Sardar Khan migrated to Lahore some 30 years ago to improve his life and livelihood. He and his family, however, are yet to be officially recognized as local citizens.
His ancestral home is in Bada village of Topi tehsil in Swabi district of Khyber Pakhtunkhwa province. Presently, he lives with his five sons and other family members in a small rented house in Al-Falah Town in eastern part of Lahore.
All five of his sons work in private sector in different parts of the city. One of them, 26-year-old Murad Khan, works as a driver in Defence area and is also studying as a private student. “Even though I have spent all my life in Lahore, I still cannot vote in this city,” he says.
His vote, indeed, is not registered here. The government officials told him that this is because the name of his ancestral village is still listed on his national identity card (NIC) as his permanent address.
Khalil Khan has the same complaint. He has been running a clothing business in Lahore for the last 10 years. Both his shop and residence are located in Bhatta Chowk area in eastern Lahore though Zaray, his hometown, is located in Mamond tehsil of Bajaur tribal district of Khyber Pakhtunkhwa.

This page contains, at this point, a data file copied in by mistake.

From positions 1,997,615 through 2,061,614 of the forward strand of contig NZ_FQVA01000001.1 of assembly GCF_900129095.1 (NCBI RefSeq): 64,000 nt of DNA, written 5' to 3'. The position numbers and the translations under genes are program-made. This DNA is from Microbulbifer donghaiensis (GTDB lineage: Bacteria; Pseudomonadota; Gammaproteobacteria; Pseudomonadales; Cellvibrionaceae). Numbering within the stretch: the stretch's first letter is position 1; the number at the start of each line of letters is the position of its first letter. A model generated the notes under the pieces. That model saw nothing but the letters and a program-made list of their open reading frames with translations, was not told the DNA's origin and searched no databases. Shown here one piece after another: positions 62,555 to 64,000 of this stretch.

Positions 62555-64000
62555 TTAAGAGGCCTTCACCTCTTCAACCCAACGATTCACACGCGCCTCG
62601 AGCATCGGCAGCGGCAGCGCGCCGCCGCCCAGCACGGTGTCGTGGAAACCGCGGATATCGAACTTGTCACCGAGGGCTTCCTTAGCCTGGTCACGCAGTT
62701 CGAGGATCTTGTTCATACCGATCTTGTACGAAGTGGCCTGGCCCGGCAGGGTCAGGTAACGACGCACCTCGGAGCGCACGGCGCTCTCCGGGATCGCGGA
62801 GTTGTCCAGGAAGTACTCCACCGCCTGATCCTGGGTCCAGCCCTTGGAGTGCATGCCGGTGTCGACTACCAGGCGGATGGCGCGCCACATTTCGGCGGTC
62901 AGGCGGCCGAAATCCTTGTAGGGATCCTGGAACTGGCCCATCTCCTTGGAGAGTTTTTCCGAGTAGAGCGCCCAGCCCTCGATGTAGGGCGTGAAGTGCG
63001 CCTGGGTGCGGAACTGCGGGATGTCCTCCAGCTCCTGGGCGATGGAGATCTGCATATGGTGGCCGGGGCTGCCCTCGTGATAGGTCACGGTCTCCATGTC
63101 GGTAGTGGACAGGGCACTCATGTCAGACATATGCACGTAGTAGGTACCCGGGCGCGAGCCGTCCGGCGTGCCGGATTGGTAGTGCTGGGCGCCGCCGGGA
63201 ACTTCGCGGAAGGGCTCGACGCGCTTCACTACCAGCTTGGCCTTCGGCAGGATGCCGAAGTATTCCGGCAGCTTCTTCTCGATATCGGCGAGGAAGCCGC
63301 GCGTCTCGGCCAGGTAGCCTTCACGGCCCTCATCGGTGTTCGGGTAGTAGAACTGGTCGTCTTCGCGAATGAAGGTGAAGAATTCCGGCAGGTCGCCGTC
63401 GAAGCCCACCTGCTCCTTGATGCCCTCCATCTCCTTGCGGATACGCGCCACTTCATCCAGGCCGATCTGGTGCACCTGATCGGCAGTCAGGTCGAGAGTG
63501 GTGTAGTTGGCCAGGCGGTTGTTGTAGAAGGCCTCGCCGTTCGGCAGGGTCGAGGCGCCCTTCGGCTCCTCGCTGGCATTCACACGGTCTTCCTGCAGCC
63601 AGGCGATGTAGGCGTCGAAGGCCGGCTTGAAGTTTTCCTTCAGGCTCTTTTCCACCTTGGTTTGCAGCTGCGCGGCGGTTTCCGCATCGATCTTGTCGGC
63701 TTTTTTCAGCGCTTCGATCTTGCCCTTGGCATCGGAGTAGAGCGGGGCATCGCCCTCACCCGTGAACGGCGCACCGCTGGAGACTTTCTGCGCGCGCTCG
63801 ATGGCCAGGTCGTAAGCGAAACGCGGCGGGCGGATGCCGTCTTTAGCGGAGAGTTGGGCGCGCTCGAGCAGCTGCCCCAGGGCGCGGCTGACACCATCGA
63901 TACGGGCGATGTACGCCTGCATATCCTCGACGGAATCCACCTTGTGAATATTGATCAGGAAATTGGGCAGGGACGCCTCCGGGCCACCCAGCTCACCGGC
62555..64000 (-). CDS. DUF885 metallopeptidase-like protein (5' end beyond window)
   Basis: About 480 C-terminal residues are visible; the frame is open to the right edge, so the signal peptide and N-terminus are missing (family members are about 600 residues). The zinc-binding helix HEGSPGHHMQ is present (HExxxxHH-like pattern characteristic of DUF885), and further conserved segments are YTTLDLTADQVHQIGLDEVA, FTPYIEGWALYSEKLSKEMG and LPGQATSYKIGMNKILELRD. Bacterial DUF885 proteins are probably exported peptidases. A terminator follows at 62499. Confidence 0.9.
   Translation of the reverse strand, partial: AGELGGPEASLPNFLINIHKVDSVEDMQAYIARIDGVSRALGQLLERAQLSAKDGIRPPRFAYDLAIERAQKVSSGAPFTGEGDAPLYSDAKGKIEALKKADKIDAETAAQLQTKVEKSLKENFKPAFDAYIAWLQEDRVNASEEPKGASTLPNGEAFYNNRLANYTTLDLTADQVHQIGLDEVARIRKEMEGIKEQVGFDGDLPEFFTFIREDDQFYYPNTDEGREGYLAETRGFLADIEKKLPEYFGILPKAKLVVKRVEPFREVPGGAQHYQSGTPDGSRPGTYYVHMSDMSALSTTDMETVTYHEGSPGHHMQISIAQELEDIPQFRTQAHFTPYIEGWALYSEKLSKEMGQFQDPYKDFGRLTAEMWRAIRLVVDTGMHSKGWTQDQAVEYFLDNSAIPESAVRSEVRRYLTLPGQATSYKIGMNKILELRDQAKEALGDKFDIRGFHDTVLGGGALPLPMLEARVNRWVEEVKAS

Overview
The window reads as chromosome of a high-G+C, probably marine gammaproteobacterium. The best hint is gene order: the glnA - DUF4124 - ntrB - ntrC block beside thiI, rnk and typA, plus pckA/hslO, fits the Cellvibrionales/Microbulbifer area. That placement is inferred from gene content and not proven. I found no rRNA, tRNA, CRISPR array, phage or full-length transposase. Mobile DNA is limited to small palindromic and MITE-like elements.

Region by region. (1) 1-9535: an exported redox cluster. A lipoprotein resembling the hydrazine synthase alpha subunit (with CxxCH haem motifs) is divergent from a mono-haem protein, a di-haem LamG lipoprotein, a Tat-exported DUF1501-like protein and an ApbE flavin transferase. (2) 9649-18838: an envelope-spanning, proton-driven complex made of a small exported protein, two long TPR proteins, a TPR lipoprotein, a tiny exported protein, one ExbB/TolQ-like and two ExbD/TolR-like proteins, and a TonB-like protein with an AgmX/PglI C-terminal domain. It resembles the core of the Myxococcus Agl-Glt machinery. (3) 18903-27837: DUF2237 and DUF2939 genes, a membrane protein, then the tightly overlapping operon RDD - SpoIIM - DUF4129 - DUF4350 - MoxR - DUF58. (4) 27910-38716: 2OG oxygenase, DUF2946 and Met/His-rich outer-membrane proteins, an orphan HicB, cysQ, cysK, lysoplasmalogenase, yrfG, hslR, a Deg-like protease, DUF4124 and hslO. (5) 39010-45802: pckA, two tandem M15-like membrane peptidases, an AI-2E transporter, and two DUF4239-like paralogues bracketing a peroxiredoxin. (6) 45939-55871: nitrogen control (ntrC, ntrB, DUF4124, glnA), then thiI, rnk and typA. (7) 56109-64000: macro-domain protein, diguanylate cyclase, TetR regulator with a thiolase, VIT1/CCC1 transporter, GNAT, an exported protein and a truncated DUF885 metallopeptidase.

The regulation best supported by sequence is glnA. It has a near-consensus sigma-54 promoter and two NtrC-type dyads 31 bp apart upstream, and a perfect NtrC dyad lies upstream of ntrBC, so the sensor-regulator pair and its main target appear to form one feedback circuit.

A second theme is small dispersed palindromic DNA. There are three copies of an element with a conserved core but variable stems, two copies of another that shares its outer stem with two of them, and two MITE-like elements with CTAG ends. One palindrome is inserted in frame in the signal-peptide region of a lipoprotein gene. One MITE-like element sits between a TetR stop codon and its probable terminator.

Khalil Khan, 30, says a military operation was launched in 2008 against religious militant groups based in his area. This led to the displacement of thousands of local residents. He was also uprooted owing to the military swoop and was forced to take refuge in Lahore. After some time, he set up his business in the city and later also brought his family here.
Khalil Khan says the census officials did visit his house in 2017. But, after seeing his NIC, they refused to count him and his family in Lahore’s population because the name of his village was listed as his permanent address on his identity card.
What makes Pakhtuns resent 2017Census?
Pakistan Bureau of Statistics — the federal agency responsible for compiling national statistics — has recently released the final results of the 2017 census. These put the total population of Lahore at 11.12 million. Compared to the 1998 census, the city’s population has increased by 4.8 million people in 19 years.